US or China? Choose your poison
Thus might “Realist” theorists of international relations respond: Great Powers behave the same way. And President
Duterte will probably concur. China routinely violates the country’s exclusive economic zone and abuses Filipino fishermen. But he correctly points out that the United States had also exploited the Philippines’ weakness to secure its economic and security objectives.China and the United States have followed the same historical trajectory. From 13 settlements along the Atlantic coast, the Americans spread west across the continent, achieving their Manifest Destiny through purchase and war against indigenous tribes and against France and Mexico. China’s spread across the Asian heartland, achieved over a longer period, allowed the cultural assimilation of the diverse communities it conquered. Hence, the expansion of Han China appeared as an internal process of consolidation, although not completely consummated in Xinjiang and Tibet. Both Great Powers gained control of their respective continents through a process punctuated by violence and war.
Great Powers seek to secure their national interests. Each will pursue superiority over other Great Powers, without counting the collateral costs other countries may suffer. After the 1989 fall of the Berlin Wall, the United States remained unchallenged for some 30 years as the sole superpower. China has now emerged as a credible competitor and aspires to establish the same dominance in Asia that the United States had long exercised in the Western hemisphere. The United States and China, now proclaimed strategic rivals, are testing each other in a trade war and in the South China Sea.
Minor Powers do not wish to be caught in a corner between two contesting protagonists. Both promise benefits and threats. Ideally, they would prefer to stay on the fence, hoping to keep their cake while consuming it. John Mearsheimer, a leading Realist proponent, does not consider this a realistic, long-term strategy. He believes that the United States will resist China’s emergence as a “regional hegemon.” It will not want China, once secure in its own neighborhood, freely roaming the world, as the United States does, to promote itself as “peer competitor” and construct its own alliance network.
How then might Minor Powers avoid getting trapped between a rock and a hard place? With no borders to defend, the United States appears the less dangerous threat. The disastrous Vietnam War has made it more cautious about military interventions likely to provoke resistance. Its institutions still respect the rule of law and the people’s democratic rights. Mearscheimer warns, however, that the United States is quite capable of playing hardball politics, as it has done in Cuba, Panama, Nicaragua and Venezuela. Defying the United States will not be a cost-free option.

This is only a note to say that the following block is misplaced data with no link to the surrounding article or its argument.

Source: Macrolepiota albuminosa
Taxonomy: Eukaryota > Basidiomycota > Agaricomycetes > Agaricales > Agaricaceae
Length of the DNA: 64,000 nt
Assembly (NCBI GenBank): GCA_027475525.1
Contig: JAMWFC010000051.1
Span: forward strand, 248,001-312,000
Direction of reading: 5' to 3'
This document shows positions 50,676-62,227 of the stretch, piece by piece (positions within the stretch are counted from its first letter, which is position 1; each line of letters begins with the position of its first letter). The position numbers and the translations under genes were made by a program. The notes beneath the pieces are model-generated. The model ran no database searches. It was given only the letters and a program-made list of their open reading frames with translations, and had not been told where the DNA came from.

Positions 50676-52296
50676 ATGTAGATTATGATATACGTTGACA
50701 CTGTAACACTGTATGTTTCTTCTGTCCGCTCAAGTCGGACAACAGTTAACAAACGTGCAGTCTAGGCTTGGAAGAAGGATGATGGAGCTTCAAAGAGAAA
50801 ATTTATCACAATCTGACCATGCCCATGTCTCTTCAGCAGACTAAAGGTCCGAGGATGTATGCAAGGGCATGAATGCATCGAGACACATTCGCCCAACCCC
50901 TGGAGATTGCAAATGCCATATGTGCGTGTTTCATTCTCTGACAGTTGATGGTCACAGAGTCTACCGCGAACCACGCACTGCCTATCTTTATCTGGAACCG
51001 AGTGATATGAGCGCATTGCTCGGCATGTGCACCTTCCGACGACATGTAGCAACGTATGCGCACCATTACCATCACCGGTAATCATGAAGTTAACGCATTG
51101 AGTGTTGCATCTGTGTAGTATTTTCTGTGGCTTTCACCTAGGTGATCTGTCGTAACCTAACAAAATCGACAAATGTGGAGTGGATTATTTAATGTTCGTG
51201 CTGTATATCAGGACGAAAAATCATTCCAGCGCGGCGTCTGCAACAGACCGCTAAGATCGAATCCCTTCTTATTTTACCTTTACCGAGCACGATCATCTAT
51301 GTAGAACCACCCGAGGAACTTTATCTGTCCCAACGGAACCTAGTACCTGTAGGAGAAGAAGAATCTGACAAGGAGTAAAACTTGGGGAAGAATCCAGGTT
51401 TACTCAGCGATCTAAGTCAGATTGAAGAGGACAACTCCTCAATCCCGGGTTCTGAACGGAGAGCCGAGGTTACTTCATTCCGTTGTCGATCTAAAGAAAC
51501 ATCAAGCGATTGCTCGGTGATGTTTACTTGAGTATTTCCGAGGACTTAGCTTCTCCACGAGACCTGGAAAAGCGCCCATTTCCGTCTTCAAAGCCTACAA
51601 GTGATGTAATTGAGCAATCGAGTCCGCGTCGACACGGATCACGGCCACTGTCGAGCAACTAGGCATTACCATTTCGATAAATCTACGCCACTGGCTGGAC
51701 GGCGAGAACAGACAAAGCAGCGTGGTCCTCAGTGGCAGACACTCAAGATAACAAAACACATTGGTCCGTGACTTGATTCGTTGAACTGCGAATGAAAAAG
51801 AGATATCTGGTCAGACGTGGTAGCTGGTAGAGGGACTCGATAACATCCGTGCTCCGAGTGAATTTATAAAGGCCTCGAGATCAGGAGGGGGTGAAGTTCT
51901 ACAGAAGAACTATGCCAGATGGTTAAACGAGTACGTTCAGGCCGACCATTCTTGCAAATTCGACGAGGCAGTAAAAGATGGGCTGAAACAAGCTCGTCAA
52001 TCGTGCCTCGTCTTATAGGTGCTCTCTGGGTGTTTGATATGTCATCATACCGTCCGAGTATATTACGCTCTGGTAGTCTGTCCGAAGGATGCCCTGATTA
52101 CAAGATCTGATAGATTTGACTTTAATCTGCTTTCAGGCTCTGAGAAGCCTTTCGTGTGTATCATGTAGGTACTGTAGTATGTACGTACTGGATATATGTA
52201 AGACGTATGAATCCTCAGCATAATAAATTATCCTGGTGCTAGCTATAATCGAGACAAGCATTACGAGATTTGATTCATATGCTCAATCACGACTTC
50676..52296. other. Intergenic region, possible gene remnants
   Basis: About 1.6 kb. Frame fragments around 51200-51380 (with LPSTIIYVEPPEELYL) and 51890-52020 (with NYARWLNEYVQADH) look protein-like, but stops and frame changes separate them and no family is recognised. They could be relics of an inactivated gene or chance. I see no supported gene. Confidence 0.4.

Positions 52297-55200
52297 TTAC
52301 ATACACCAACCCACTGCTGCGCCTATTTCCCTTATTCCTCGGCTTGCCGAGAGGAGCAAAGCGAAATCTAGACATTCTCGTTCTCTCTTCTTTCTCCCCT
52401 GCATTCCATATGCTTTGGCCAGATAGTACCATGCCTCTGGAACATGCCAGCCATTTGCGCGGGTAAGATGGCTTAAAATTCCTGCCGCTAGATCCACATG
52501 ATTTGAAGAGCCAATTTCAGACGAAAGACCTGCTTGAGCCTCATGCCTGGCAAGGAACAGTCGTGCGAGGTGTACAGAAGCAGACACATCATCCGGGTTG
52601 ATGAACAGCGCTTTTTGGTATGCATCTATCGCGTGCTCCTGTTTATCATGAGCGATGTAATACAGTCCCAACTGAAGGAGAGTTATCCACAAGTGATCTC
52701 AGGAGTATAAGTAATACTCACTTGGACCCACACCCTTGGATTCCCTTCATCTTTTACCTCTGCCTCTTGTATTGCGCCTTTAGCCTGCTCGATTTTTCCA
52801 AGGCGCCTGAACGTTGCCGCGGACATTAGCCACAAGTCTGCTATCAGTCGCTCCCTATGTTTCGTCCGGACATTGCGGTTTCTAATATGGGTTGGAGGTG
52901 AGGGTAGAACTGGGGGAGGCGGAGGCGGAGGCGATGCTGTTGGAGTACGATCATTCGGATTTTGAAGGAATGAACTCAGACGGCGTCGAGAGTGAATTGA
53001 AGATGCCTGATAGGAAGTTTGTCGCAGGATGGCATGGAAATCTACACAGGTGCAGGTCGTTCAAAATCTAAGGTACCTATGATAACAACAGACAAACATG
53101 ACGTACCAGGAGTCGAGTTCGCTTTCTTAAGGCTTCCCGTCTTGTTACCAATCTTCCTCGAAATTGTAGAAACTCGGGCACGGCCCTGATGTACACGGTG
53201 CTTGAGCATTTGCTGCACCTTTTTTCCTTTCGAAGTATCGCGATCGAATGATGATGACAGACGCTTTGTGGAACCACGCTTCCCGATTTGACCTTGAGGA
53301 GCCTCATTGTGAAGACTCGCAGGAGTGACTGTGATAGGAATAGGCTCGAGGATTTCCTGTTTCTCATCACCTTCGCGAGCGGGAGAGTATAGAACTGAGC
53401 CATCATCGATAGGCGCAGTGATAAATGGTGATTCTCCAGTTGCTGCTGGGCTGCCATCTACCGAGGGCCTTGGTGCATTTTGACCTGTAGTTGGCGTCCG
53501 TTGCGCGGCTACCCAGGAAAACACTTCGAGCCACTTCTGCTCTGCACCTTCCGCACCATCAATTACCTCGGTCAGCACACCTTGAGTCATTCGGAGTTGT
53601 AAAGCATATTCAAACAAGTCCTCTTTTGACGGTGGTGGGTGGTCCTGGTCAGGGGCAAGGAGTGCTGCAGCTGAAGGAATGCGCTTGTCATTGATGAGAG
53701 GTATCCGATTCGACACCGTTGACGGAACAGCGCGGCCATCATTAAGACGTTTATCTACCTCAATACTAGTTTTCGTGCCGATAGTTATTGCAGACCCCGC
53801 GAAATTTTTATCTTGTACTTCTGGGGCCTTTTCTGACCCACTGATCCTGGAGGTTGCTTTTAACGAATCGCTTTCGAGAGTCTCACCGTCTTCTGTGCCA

The Chinese state suffers little opposition from countervailing institutions or dissenting public opinion. It has been less inhibited in using force to achieve its territorial interests, notably against India and Vietnam.
China has been partner, patron and ideological mentor of Laos and Cambodia during their anticolonial struggle and in the Cold War period. But they are also more heavily dependent on China for grants and loans than their Asean colleagues. Hard economic and security considerations tend to trump “soft power.” Vietnam has comparable ideological connections, but it also has memories of China as its colonial ruler and disputes over competing claims in the South China Sea.
Historical grievances and current territorial disputes likewise complicate relations with India and Japan and make the embrace of China more difficult. Add to this their entrenched democratic system of governance, which, in varying degrees, also applies to Singapore, Indonesia and Malaysia. The role of Islam in these countries poses a problem as well, given the Chinese campaign to emasculate religion in Muslim Xinjiang and Buddhist Tibet, and among Chinese Christians. Language, political and cultural affinity and historical alliances would similarly incline Australia and New Zealand to align with the United States.
Mr. Duterte is supremely realistic in ridiculing the folly of the Philippines rushing to a war against China. But this is demolishing a straw man argument that no one defends. We still have to fathom the puzzle of the Duterte foreign policy strategy.
Edilberto C. de Jesus is professor emeritus at the Asian Institute of Management.
Business Matters is a project of the Makati Business Club ([email protected]).
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